CEO open activism is a comparatively new phenomenon in the US. Chatterji and Toffel, who have researched this topic for the last three years, offer a comparison between old and new forms of CEO influence, and review CEO tactics in terms of raising awareness and leveraging economic power. Research on the risks and potential rewards indicates that the outcomes of activism are difficult to predict. However, the authors articulate several guidelines in regards to the choice of issues, when and how to weigh in, anticipating reactions within and outside the organization, and gauging the results.

13. Patty McCord, How to hire

McCord was chief talent officer at Netflix from 1998 to 2012 and has consulted in the field since then. Here, she distils her experience of hiring and offers five suggestions for ensuring that new hires truly serve the business: probe beneath the surface; engage managers fully as team builders; treat recruiters as business partners; always be recruiting; and set compensation that makes sense for the business at this moment. The article is rich in examples and brings out some of the more counterintuitive and daring aspects of hiring wisely that contributed to Netflix’s success during a period of great expansion.

14. Larry Downes and Paul Nunes, Finding your company’s second act

Connectivity, not least via platforms, has transformed market places and one consequence is that new product adoption now reveals a new pattern. No longer accurately described by a Bell curve of innovators, early adopters, early majority, late majority and laggards, the life span of new technological offerings has tended to contract, with trial users quickly followed by everybody else. These shorter time-scales have wrong-footed many companies who have concentrated on making a success of their product and are little prepared for a repeat performance when the initial gains peter out faster than expected. In this article Downes and Nunes diagnose the seven habits that can make technological companies highly vulnerable, from being too lean, to anticipating customers that do not exist. They also show how companies might avoid these pitfalls and put in place the conditions for a successful double act.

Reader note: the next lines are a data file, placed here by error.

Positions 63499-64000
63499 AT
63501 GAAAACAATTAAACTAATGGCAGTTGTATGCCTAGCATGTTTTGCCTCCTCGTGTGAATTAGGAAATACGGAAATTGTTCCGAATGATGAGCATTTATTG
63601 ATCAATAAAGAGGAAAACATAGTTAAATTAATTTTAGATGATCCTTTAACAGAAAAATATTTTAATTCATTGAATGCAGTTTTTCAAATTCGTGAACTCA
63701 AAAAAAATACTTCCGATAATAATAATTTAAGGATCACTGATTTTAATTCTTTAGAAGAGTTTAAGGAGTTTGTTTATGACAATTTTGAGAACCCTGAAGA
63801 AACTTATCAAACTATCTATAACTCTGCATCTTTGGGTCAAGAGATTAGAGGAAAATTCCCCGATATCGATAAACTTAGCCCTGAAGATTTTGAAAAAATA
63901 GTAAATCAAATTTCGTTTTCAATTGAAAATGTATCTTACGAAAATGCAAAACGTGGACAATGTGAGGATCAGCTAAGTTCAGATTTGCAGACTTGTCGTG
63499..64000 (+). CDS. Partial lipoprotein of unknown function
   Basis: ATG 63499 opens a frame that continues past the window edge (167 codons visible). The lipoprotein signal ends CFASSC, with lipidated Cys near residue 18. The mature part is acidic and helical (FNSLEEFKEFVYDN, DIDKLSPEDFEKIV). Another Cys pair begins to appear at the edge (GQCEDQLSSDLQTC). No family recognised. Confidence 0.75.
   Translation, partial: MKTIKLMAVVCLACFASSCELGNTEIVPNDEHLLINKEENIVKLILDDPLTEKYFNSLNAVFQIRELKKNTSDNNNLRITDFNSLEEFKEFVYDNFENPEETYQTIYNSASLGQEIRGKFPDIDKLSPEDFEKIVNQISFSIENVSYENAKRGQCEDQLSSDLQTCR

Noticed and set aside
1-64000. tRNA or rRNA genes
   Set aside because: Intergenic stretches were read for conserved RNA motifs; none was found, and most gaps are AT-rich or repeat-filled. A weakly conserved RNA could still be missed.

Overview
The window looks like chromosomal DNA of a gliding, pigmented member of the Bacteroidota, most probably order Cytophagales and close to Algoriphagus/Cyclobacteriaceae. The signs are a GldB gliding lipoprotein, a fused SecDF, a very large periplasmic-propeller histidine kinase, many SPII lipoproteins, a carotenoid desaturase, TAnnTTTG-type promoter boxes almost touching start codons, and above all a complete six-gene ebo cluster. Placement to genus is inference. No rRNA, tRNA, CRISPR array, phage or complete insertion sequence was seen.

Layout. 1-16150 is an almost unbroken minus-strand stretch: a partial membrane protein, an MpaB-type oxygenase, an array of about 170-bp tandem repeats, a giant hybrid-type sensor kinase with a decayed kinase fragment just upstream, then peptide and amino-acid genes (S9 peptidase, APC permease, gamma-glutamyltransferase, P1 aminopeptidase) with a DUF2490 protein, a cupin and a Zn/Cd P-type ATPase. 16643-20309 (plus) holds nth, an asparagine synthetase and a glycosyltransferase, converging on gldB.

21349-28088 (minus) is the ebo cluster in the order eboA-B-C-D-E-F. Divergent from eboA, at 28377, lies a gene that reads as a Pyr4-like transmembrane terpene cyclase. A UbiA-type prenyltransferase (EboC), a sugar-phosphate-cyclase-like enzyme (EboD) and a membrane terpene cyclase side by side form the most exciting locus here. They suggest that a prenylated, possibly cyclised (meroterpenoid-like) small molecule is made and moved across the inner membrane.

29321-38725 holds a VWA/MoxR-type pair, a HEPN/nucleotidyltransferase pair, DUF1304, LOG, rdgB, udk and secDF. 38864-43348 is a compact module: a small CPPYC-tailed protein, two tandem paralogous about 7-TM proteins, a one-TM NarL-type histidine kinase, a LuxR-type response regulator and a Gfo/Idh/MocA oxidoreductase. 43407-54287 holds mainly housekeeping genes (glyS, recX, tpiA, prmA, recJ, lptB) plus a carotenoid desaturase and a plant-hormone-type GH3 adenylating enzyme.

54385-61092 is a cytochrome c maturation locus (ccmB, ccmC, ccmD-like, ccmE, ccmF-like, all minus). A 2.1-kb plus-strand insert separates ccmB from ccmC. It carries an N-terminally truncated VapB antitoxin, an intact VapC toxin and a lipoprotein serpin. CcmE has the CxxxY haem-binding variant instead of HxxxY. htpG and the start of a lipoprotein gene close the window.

15. Thomas H. Davenport and Rajeev Ronanki, Artificial intelligence for the real world

Artificial intelligence can come in different shapes and sizes, such as process automation, cognitive insight, and cognitive engagement. Davenpot and Ronanki describe these different kinds of AI and provide guidance for their adoption. This process would require understanding the technologies, creating a portfolio of projects, launching pilots and scaling up. For the most part, the managers interviewed for this research see AI as a way to augment human capabilities rather than replacing jobs. Even when tasks can be automated, the freed labour may be more usefully redeployed to higher order tasks. By starting from where they are and incorporating AI gradually and thoughtfully, organizations could also redesign processes to take full advantage of technology and their human talent.

16. Dennis Campbell, John Case, and Bill Fotsch, More than a paycheck

The good blue collar jobs traditionally to be found in manufacturing are declining as services come to play a greater structural role in the knowledge economy. However, service jobs can be transformed into good jobs through a shift in mind-set and approach. Rather than being cogs in a machine, workers can develop an ownership frame of mind. This can start with actually participating in employee stock ownership plans but needs to be complemented with specific behaviours and practices that allow them to develop their business acumen, from tracking key economic performance data to working out ways to improve performance for their own benefit and that of the enterprise.